My mother cried the first time I cut my long blonde curls at the age of seven. This moment cemented my hair’s role in shaping my identity and the way I saw myself. As I grew up, it became apparent that my mood was reflected in my hair. In high school, angry and angsty, I chopped off my hair à la Natalie Imbruglia. You remember her, don’t you?
Six years after I sported my one-hit-wonder hairdo, I was struggling through my last year of college while simultaneously floating in and out of bad relationships. So I went blonde one cold night in Philadelphia at my friend’s apartment.
The reactions I got to both looks were polar opposites. In high school when I had short hair, I was called a lesbian and a Communist. Later in college with my long blonde hair, men flirted with me in bars because of my hair color. (Having spent my whole life as a brunette, I knew that was the only reason, trust me!)
Throughout my life, hair has defined my beauty or lack thereof both to others and to myself. But why? I struggle with this question daily when I look in the mirror and see my long, thick and (now) brown hair. Similar to my high school and college days, my hair still reflects my feelings except this time it’s happiness and contentedness.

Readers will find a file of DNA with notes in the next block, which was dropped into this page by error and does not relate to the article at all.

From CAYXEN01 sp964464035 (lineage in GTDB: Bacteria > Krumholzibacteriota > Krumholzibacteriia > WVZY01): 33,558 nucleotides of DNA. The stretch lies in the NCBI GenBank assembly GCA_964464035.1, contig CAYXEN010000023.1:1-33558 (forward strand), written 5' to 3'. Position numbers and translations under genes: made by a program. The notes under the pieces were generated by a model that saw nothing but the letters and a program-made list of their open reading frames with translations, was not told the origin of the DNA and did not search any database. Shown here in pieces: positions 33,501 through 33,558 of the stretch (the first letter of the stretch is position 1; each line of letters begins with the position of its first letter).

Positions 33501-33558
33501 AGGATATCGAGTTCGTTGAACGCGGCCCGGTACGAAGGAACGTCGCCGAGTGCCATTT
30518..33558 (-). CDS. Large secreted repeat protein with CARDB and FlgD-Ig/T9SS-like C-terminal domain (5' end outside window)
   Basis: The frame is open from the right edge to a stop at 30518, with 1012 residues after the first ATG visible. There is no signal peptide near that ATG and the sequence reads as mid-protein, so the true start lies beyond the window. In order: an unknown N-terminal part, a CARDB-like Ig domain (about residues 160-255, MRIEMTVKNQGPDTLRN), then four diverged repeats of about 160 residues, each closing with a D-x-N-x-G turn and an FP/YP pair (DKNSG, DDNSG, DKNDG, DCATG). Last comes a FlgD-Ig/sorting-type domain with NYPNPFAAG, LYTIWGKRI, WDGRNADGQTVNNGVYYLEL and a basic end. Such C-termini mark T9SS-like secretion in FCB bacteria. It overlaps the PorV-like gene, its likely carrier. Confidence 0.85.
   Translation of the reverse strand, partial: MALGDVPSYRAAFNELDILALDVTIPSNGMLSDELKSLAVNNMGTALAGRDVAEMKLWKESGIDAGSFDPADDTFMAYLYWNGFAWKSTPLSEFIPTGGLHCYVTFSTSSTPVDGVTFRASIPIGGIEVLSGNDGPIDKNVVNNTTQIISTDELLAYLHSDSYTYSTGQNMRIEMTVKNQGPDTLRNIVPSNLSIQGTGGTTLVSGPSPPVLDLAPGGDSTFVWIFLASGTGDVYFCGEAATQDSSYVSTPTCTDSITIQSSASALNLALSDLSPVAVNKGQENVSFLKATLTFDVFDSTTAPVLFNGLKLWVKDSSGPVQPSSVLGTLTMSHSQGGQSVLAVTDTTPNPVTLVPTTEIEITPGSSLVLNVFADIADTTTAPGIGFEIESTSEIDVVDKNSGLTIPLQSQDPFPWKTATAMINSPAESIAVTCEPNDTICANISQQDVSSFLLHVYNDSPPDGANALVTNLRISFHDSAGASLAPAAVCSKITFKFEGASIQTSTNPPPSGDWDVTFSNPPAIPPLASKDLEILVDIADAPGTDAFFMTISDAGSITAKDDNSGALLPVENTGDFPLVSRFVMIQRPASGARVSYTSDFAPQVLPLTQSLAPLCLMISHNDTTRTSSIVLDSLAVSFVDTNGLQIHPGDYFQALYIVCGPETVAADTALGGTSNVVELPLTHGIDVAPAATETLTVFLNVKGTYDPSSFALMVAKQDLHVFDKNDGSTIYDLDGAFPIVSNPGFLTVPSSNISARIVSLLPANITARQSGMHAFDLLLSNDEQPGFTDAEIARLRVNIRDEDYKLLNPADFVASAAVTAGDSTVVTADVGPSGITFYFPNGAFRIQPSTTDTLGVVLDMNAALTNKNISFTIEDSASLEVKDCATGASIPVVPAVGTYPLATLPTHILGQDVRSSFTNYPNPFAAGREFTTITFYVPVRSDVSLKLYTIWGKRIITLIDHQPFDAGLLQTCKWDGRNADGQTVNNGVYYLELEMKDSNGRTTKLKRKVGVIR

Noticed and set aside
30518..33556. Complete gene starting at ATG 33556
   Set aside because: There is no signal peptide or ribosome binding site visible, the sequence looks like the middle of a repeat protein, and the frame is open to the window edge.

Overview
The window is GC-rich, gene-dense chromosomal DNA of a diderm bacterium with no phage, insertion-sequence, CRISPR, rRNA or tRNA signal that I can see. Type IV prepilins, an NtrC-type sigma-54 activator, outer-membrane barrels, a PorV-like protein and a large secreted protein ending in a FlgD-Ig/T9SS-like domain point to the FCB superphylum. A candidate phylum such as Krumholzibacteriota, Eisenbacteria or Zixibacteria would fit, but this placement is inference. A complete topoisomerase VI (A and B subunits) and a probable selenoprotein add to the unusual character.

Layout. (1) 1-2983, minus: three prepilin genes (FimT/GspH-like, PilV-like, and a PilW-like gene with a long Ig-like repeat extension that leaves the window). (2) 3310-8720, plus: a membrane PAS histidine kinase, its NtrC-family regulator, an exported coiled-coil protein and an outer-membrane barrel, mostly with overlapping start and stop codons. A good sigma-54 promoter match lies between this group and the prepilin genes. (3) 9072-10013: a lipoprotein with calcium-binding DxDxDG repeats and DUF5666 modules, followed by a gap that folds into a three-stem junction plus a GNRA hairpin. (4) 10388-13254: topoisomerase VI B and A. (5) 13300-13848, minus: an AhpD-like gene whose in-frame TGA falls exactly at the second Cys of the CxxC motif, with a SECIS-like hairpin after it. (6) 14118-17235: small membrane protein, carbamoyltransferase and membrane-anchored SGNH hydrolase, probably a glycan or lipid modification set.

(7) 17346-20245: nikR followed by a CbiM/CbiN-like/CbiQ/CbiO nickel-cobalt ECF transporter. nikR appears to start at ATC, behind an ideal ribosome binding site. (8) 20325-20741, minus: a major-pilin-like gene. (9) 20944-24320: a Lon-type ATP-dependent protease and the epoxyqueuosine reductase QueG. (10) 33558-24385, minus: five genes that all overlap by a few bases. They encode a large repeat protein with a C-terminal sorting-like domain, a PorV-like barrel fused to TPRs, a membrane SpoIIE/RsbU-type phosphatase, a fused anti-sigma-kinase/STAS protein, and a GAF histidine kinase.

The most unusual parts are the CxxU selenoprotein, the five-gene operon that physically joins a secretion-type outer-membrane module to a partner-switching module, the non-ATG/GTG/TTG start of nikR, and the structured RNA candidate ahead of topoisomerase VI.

I love my hair and wouldn’t want to cut it short any time soon. My hair is what makes me “me” and that’s just going to have to be okay with everyone else. I’ve gotten to the point in life where I can love my hair despite the judgment of others. My beauty is not tied to what others think or say about the length of my hair. And I think that’s pretty awesome.
Think about it: Why not reclaim our hair for ourselves? Why not stop worrying what value others put on our beauty? On our hair?